Or, say, Iran or India.
Pinpointing where and when hurtling space debris will strike is an imprecise science. For now, scientists predict the earliest it will hit is Thursday US time, the latest Saturday. The strike zone covers mostof Earth.
Not that citizens need to take cover. The satellite will break into pieces, and NASA put the chances that somebody somewhere will get hurt at just 1-in-3,200.
As far as anyone knows, falling space debris has never injured anyone. Nor has significant property damage been reported. That’s because most of the planet is covered in water and there are vast regions of empty land.
If you do come across what you suspect is a satellite piece, NASA doesn’t want you to pick it up. The space agency says there are no toxic chemicals present, but there could be sharp edges. Also, it’s government property. It’s against the law to keep it as a souvenir or sell it on eBay. NASA’s advice is to report it to the police.
The 20-year-old research satellite is expected to break into more than 100 pieces as it enters the atmosphere, most of it burning up. Twenty-six of the heaviest metal parts are expected to reach Earth, the biggest chunk weighing about 136kg. The debris could be scattered over an area about 800km long.
Jonathan McDowell, for one, isn’t worried. He is in the potential strike zone – along with most of the world’s seven billion citizens. McDowell is with the Harvard-Smithsonian Centre for Astrophysics in Cambridge, Massachusetts.
“There’s stuff that’s heavy that falls out of the sky almost every year,” McDowell says. So far this year, he noted, two massive Russian rocket stages have taken the plunge.
As for the odds of the satellite hitting someone, “it’s a small chance. We take much bigger chances all the time in our lives,” McDowell says. “So I’m not putting my tin helmet on or hiding under a rock.”
All told, 544kg of wreckage is expected to smack down – the heaviest pieces made of titanium, stainless steel or beryllium. That represents just one-tenth the mass of the satellite, which stretches 10.7 metres long and 4.6 metres in diameter.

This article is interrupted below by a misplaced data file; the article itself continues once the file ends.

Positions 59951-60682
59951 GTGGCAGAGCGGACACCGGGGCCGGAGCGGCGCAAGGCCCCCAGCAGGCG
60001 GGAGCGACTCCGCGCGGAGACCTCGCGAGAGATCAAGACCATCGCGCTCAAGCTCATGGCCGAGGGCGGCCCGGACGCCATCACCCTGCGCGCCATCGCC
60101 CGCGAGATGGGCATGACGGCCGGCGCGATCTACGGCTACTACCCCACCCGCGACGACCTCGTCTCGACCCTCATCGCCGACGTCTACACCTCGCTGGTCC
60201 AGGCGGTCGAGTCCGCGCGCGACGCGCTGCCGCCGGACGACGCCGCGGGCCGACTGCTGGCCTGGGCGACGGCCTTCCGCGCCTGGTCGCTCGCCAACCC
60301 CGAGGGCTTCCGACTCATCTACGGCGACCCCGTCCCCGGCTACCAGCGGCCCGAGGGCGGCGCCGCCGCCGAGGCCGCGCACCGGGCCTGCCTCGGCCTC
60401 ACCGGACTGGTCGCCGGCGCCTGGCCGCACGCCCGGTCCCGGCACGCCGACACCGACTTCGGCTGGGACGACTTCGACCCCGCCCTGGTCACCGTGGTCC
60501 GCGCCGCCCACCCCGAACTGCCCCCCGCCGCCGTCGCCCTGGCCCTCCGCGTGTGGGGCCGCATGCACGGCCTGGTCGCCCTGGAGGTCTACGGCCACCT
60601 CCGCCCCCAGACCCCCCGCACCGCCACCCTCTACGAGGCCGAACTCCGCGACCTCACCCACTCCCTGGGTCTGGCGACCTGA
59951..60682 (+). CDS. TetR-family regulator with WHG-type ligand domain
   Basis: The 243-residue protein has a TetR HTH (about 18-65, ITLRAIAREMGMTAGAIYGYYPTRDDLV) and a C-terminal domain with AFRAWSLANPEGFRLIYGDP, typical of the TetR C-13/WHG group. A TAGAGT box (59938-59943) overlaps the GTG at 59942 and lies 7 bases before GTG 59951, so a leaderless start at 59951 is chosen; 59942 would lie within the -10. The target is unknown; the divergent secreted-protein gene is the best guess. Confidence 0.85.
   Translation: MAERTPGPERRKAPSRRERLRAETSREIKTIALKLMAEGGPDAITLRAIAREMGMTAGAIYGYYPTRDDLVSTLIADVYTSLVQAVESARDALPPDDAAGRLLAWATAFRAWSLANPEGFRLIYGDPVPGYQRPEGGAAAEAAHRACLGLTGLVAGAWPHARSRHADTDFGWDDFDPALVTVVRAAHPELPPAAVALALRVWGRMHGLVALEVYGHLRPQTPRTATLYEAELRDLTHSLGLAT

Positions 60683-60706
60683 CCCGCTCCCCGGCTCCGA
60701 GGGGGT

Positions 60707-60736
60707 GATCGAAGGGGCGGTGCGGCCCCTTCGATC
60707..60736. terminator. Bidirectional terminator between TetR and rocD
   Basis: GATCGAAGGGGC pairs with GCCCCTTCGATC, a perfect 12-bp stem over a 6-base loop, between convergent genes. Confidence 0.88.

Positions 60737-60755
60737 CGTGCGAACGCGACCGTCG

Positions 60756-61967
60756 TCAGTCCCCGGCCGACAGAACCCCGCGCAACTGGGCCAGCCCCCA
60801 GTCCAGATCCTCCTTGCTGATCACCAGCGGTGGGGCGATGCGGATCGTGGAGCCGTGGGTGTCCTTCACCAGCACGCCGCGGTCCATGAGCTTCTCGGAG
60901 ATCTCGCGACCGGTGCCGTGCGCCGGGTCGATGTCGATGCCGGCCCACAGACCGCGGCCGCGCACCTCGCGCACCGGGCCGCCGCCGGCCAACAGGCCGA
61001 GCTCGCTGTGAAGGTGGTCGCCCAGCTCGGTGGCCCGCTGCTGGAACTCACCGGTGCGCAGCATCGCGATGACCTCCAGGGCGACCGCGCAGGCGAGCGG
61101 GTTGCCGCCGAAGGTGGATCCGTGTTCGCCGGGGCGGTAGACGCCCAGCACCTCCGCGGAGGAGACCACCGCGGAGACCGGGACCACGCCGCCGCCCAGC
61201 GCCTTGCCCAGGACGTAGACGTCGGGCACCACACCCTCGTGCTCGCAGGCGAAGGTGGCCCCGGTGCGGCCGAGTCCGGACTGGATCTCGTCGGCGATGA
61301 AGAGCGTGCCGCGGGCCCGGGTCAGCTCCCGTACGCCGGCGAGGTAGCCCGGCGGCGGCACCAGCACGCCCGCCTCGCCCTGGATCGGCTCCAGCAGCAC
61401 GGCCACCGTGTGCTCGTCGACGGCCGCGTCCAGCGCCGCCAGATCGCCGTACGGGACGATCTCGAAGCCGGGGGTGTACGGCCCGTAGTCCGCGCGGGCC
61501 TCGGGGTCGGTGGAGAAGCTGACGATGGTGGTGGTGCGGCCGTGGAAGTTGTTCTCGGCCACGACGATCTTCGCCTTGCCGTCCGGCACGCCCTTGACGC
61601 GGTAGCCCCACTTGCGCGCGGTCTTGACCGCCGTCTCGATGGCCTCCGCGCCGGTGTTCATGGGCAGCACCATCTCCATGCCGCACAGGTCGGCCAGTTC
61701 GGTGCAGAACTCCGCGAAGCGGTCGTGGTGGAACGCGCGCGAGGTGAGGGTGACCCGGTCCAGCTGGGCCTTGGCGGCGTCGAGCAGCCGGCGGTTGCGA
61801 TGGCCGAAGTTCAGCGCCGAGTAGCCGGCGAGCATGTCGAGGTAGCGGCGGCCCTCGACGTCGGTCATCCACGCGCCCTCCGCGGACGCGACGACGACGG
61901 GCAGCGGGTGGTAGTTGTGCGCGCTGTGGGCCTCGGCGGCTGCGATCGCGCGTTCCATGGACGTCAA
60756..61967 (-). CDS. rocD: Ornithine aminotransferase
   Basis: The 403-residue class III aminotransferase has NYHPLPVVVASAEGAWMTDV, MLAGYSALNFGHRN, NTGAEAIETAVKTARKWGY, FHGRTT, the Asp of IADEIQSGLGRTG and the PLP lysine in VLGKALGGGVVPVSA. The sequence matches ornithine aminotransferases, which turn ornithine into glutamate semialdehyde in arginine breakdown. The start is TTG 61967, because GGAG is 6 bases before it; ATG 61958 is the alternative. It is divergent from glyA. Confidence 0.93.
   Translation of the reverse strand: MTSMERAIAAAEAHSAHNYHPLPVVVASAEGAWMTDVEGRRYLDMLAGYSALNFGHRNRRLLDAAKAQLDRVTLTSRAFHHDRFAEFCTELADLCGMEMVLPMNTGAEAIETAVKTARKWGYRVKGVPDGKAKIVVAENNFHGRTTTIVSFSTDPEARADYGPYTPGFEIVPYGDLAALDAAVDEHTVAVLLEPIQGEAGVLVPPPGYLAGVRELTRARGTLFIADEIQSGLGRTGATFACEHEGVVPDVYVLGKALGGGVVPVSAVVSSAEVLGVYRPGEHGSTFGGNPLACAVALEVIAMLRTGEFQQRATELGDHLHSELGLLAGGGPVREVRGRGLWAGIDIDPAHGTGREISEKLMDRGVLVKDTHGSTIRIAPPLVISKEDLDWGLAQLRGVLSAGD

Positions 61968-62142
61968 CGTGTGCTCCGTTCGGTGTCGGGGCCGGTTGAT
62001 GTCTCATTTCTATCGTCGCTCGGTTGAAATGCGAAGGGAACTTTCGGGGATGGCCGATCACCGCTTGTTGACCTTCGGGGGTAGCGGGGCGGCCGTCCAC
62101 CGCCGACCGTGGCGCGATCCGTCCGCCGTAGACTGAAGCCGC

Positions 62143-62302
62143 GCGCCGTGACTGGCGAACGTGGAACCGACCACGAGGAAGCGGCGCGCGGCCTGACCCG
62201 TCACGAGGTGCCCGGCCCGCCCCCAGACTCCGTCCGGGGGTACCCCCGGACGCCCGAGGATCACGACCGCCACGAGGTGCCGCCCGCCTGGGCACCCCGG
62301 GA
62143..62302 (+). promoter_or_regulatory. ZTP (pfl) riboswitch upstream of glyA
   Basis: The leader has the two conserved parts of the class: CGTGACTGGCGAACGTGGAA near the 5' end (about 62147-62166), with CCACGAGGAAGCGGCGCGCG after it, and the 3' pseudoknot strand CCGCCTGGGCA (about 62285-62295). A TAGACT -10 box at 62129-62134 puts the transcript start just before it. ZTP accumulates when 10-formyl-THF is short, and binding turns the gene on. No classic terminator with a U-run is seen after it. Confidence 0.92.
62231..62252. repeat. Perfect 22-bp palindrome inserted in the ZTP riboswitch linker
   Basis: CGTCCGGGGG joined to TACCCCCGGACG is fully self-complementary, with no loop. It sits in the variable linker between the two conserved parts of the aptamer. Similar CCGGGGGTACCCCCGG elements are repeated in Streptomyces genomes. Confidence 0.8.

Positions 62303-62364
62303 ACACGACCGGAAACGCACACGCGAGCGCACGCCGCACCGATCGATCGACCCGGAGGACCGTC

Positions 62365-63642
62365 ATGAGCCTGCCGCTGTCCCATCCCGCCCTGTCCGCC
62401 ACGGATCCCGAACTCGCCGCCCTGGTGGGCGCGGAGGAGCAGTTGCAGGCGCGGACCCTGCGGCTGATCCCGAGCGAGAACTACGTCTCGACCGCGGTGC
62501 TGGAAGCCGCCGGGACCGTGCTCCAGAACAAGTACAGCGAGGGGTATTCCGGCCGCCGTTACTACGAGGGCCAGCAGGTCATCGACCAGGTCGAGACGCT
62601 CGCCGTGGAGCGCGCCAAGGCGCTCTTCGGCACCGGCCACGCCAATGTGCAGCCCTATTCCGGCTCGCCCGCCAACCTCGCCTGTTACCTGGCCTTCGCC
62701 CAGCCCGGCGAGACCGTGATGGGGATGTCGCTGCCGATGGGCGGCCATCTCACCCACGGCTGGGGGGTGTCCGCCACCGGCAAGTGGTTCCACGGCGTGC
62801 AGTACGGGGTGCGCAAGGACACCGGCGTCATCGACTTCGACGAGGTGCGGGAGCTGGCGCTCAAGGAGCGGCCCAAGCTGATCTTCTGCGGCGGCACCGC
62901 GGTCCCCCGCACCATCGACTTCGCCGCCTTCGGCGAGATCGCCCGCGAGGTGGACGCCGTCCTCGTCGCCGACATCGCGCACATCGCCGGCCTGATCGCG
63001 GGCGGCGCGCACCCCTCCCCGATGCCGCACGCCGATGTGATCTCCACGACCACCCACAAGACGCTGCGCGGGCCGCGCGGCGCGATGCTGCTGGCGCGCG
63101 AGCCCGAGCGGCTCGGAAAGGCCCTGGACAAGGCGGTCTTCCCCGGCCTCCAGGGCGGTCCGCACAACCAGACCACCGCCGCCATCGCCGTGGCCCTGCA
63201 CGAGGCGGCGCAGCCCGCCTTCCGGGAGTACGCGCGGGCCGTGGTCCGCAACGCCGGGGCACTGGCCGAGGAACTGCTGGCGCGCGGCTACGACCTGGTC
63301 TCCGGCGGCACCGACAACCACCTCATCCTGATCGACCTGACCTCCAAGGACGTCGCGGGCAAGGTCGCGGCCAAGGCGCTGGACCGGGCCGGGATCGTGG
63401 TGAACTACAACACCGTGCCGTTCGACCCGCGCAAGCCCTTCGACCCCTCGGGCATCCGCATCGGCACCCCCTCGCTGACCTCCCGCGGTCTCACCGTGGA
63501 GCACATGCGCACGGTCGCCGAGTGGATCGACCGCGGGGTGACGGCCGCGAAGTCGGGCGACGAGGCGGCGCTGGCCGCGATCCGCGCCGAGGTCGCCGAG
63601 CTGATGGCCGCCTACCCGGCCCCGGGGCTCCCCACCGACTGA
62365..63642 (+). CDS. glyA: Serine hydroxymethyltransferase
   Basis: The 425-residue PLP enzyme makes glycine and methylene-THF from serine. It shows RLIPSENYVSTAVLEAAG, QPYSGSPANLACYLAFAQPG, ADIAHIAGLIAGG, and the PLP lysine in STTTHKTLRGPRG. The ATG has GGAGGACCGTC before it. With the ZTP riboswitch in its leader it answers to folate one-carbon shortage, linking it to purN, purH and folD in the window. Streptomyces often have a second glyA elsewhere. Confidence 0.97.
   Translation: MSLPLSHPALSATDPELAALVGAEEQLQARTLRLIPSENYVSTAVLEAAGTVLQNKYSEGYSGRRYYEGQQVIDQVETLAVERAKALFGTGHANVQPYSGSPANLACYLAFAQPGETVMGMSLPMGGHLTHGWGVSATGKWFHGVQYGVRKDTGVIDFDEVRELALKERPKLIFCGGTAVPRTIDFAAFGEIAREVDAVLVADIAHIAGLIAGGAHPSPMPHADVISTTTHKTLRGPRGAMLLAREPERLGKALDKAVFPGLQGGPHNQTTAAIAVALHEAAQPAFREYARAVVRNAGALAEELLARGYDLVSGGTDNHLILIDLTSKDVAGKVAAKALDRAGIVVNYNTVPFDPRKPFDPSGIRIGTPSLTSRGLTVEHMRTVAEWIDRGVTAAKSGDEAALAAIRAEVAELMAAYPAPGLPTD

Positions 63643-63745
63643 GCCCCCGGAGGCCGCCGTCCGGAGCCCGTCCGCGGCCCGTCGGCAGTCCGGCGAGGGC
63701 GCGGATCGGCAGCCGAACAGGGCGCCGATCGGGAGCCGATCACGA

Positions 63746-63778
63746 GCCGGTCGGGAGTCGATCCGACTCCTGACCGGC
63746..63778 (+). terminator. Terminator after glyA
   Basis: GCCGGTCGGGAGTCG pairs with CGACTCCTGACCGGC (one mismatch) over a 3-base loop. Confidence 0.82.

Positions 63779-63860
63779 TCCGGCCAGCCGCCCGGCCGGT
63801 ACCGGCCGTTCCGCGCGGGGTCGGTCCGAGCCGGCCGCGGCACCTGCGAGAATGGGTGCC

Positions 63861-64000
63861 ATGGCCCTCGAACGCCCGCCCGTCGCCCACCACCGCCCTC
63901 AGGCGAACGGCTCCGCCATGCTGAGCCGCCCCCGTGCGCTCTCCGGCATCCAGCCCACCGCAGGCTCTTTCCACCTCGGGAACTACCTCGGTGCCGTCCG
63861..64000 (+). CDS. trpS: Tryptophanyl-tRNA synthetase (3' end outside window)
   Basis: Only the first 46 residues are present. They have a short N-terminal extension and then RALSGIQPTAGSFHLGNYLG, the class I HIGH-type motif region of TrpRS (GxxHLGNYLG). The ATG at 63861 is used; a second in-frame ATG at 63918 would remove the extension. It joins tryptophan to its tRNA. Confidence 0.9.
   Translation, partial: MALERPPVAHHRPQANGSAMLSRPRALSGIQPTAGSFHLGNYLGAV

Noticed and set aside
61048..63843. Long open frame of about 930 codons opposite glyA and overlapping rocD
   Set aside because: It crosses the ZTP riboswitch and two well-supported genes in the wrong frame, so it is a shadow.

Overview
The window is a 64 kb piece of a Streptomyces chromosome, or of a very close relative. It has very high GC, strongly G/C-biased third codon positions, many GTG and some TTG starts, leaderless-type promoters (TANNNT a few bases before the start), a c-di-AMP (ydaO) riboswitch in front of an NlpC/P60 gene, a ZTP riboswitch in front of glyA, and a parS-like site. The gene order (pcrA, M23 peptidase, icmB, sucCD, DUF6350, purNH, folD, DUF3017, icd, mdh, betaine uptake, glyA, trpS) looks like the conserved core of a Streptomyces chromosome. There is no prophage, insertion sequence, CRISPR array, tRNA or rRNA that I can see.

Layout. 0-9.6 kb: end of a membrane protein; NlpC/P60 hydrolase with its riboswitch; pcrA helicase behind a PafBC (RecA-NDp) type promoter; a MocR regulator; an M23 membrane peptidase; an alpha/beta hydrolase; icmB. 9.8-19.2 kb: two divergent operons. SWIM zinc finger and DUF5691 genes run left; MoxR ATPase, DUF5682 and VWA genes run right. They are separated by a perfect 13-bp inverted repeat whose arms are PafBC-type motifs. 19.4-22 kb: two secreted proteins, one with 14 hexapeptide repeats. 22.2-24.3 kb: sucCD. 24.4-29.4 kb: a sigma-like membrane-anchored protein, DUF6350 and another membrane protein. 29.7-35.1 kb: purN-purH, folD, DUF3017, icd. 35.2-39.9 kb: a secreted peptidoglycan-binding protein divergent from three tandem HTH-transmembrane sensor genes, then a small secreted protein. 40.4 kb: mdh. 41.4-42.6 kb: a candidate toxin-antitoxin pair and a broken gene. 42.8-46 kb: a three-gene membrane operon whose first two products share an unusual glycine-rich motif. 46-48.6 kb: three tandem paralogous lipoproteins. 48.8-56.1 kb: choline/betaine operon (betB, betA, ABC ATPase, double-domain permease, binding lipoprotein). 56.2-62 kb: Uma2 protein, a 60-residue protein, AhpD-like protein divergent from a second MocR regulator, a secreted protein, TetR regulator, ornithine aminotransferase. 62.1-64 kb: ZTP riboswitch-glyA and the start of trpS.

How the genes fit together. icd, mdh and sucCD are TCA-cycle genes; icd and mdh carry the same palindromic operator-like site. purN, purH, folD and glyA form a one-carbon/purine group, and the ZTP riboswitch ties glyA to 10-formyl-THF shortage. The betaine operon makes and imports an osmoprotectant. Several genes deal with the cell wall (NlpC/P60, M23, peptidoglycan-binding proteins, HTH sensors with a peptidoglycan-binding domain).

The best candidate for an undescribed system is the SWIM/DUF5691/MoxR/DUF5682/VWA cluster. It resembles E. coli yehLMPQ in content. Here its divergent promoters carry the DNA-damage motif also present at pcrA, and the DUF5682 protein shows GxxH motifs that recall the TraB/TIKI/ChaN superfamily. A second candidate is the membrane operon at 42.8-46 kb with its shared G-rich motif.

The strike zone straddles all points between latitudes 57 degrees north and 57 degrees south. That’s as far north as Edmonton and Alberta, Canada, and Aberdeen, Scotland, and as far south as Cape Horn, the southernmost tip of South America. Every continent but Antarctica is in the crosshairs.
Back when UARS, the Upper Atmosphere Research Satellite, was launched to study the ozone layer in 1991, NASA didn’t always pay attention to the “what goes up must come down” rule. Nowadays, satellites must be designed either to burn up on re-entering the atmosphere or to have enough fuel to be steered into a watery grave or up into a higher, long-term orbit.
The International Space Station – the largest manmade structure ever to orbit the planet – is no exception. NASA has a plan to bring it down safely sometime after 2020.
Russia’s old Mir station came down over the Pacific, in a controlled re-entry, in 2001. But one of its predecessors, Salyut 7, fell uncontrolled through the atmosphere in 1991. The most recent uncontrolled return of a large NASA satellite was in 2002.
The most sensational case of all was Skylab, the early US space station whose impending demise three decades ago alarmed people around the world and touched off a guessing game as to where it might land. It plummeted harmlessly into the Indian Ocean and onto remote parts of Australia in July 1979.
The $740 million UARS was decommissioned in 2005, after NASA lowered its orbit with the little remaining fuel on board. NASA didn’t want to keep it up longer than necessary, for fear of a collision or an exploding fuel tank, either of which would have left a lot of space litter.
Predicting where the satellite will strike is a little like predicting the weather several days out, says NASA orbital debris scientist Mark Matney.
Experts expect to have a good idea by Thursday of when and where UARS might fall, Matney says. They won’t be able to pinpoint the exact time, but they should be able to narrow it to a few hours.
Given the spacecraft’s orbital speed of 28,162k/ph or eight km per second, a prediction that is off by just a few minutes could mean a 1,000-mile (1,609-kilometer) error. It probably won’t be clear where it fell until afterward, Matney says.
If it happens in darkness, it should be visible.
“If someone is lucky enough to be near the re-entry at nighttime, they’ll get quite a show,” says Matney, who works at Johnson Space Centre in Houston, also in the potential strike zone.